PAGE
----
The original school is located close to Schlump train station.
Over the years, the Heinrich Hertz School has merged with two other schools, and today it is located in the north of the city and named after the original school. During my meeting with writer Urs, he tells me about letters between the family in Germany, and my grandmother Palestina. He asks me to try to locate the letters in question. I check with my family but none of my grandmother's six children knows about such letters. it remains a mystery.
During the research conducted by Rudiger Pohlmann, he locates a woman named Ursula Randt who knew the grandmother Helga, in the days after the war in Hamburg. He writes her a letter but discovers that Ursula is no longer alive. Later, Rudiger locates Dr. Christina Pritzloff, a teacher at the Heinrich Hertz school, who according to the documentation met with my grandmother several times.Dr. Prizloff answers him but does not offer too many details, and I decide to contact Dr. Prizloff myself to see if she has any more information.
The German education system is obliged to teach in schools about the Holocaust. The Heinrich Hertz chose to teach the subject from the perspective of the Jewish children who studied there during the era until they were not allowed to study there any longer. Rolf was one of them, and his story is highlighted in the yearly program.
Dr. Prizloff invites me to visit Heinrich Hertz School, where I am amazed to find a memorial plaque with the names of the school children who perished in the Holocaust:
On the wall hangs a picture of my family and letters and texts written by Rolf. One of the stories, for example, is a story about a couple of Germans who decide to immigrate to Palestina (the story of my grandmother, his older sister).
Rolf, who was a talented young man and excelled in sports, is a positive figure that makes it possible to show students that he was just a boy like all the other boys at school.
This is a booklet they published in the school, with which the students learn about the family and Rolf, including the stories he wrote, and the photograph of the Jewish newspaper he wrote the stories:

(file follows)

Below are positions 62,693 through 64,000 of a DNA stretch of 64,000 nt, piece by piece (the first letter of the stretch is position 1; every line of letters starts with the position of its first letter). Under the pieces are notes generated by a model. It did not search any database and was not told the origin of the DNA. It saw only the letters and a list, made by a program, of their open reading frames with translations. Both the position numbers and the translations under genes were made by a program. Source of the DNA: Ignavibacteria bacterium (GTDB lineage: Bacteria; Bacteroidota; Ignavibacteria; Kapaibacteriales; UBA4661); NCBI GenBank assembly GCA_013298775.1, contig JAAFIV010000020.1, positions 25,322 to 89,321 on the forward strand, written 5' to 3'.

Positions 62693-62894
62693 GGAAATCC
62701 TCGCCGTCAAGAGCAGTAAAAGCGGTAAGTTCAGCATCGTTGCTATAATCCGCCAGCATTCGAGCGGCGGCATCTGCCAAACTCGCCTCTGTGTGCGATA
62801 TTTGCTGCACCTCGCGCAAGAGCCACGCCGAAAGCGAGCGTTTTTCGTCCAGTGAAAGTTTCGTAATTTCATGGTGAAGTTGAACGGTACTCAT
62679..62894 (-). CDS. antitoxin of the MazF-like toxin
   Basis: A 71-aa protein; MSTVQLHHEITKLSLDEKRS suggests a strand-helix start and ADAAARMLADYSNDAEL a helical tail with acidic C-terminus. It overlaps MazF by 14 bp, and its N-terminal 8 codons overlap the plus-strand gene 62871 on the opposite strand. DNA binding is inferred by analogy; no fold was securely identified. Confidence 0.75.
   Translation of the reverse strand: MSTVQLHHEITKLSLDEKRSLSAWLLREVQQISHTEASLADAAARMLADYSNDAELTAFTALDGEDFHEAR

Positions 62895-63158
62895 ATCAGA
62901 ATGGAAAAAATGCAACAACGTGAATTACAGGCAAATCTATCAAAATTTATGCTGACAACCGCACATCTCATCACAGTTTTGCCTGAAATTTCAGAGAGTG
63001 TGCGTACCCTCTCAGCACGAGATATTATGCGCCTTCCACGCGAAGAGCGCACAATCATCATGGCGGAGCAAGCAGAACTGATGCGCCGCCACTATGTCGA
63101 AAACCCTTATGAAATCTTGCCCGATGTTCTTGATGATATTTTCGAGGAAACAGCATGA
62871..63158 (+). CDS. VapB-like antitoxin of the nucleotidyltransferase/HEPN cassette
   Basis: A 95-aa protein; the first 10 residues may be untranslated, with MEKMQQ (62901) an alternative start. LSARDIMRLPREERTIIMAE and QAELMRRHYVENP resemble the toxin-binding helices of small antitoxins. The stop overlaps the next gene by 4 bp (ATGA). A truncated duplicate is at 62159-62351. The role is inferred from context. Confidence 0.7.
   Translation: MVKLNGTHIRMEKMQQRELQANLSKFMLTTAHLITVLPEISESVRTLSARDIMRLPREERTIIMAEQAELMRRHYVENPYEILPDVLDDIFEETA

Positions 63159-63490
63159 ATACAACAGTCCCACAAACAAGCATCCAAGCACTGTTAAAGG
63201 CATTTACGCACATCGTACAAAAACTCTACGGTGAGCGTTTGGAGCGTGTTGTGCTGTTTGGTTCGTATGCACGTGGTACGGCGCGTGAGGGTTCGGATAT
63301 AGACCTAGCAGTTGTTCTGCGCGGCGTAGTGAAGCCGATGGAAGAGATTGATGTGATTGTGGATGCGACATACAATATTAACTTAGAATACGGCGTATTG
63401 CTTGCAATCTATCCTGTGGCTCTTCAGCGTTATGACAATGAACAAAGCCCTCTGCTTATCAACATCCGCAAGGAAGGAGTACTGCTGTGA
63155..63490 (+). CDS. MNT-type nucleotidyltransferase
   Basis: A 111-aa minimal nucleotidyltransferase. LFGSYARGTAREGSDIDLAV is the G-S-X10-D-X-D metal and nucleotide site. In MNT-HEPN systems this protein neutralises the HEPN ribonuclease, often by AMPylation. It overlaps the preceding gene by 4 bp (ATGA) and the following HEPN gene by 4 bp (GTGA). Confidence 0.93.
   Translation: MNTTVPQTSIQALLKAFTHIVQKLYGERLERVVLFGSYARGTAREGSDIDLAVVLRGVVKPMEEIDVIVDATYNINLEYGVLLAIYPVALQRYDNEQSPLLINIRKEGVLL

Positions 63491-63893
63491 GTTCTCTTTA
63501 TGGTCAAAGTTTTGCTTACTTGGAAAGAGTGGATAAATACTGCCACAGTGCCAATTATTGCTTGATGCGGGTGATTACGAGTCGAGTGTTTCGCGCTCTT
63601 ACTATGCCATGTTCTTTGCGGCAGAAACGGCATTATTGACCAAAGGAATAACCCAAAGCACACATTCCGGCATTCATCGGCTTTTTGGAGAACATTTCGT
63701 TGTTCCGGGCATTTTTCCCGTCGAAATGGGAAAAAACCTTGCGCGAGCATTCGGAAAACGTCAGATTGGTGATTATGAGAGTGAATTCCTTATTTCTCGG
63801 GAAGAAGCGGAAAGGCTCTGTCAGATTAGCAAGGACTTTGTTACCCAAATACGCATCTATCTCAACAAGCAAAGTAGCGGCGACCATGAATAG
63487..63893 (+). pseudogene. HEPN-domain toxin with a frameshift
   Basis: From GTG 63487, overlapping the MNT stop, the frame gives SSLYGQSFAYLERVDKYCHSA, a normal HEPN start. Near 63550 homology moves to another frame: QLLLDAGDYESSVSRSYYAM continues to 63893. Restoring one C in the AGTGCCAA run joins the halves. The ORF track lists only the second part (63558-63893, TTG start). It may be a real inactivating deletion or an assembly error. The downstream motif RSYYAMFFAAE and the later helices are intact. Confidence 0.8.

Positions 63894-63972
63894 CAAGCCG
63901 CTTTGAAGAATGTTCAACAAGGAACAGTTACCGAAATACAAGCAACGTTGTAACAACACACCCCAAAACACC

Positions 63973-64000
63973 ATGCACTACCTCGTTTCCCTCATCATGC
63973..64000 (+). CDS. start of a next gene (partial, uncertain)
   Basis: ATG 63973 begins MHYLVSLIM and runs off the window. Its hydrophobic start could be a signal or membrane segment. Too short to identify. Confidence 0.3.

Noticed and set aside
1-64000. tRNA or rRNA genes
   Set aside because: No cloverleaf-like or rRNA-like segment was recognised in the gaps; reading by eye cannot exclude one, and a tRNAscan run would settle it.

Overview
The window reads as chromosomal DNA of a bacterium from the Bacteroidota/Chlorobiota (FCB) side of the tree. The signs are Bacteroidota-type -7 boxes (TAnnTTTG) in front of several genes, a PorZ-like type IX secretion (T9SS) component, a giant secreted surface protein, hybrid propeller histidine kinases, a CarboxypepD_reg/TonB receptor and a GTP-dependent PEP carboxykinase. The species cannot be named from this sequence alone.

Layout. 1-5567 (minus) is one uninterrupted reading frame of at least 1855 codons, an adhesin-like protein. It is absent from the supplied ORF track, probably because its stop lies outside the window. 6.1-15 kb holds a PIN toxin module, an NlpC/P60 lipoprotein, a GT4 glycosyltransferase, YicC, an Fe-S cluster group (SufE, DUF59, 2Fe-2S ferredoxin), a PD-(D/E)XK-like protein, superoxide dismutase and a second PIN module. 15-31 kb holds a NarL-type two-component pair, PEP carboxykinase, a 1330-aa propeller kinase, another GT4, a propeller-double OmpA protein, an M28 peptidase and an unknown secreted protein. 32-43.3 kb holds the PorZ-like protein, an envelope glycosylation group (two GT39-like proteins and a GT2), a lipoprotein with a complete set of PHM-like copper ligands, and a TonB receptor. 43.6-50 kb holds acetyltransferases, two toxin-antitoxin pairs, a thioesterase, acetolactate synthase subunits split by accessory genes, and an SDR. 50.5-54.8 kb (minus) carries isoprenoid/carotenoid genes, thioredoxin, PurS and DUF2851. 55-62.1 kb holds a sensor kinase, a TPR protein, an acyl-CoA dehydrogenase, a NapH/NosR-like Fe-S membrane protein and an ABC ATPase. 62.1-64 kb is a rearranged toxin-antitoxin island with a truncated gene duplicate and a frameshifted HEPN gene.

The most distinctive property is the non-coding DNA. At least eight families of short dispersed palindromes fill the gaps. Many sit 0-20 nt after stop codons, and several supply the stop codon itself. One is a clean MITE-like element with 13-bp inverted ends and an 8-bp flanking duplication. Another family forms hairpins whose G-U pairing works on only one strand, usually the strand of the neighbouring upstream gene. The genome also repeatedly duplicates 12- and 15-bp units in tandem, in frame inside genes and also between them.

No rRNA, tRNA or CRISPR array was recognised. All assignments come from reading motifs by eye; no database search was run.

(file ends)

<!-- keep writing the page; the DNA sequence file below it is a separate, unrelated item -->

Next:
After my exciting visit to the school, on a rainy Hamburg afternoon, Dr. Fritzlaff hands me a package of papers, and I am amazed that the letters I was searching for.
The letters that were exchanged between the family and my grandmother in Israel, are all there, telegrams, handwritten letters and letters from the typewriter.
Later in the conversation, I learn that in the 1990s, my grandmother gave Dr. Prizlaff the letters, for the sake of the research they did in the school when they built the study program.
In 1934, Rolf moved to the Talmud Torah school, which has been active until today.
Now the Nazi regime talks openly about "solving the Jewish problem."
The family returns to the Jewish area in the city, to the house at Isestr 61 on the third floor.
It is close to the river and under its railway passes what is now considered the world's longest market. During the Nazi regime, the market became the "Jewish market". The Zionist idea was strengthened in the hearts of Rolf and Helga, and later they would move to the training camps, "Hachshara" camps with the goal to move to Palestina, "Eretz Israel". Rolf used to paddle in the rivers around the house. It is told that Marion and Helga would tease him and laugh when he flirts with girls while he was doing sports.
That year Marion finishes her studies at the Lowenberg School in the University area. Rolf began to specialize in the assembly of barrels, as a profession. Helga begins to attend a school for housewives, but quickly moves to the Hachshara training camp in Hamburg and begins her steps toward Palestine. In this Hachshara camp, she meets my grandfather – Bernard. In an interview, she is telling how he "tricked" her into this camp instead of another one she was supposed to be in. You can listen to that interview here: The interview with Helga Arna 1988.
Something seemed to have caused the family to realize that the winds are changing.
Here is the video from the visit to that house, when I hear the story for the first time: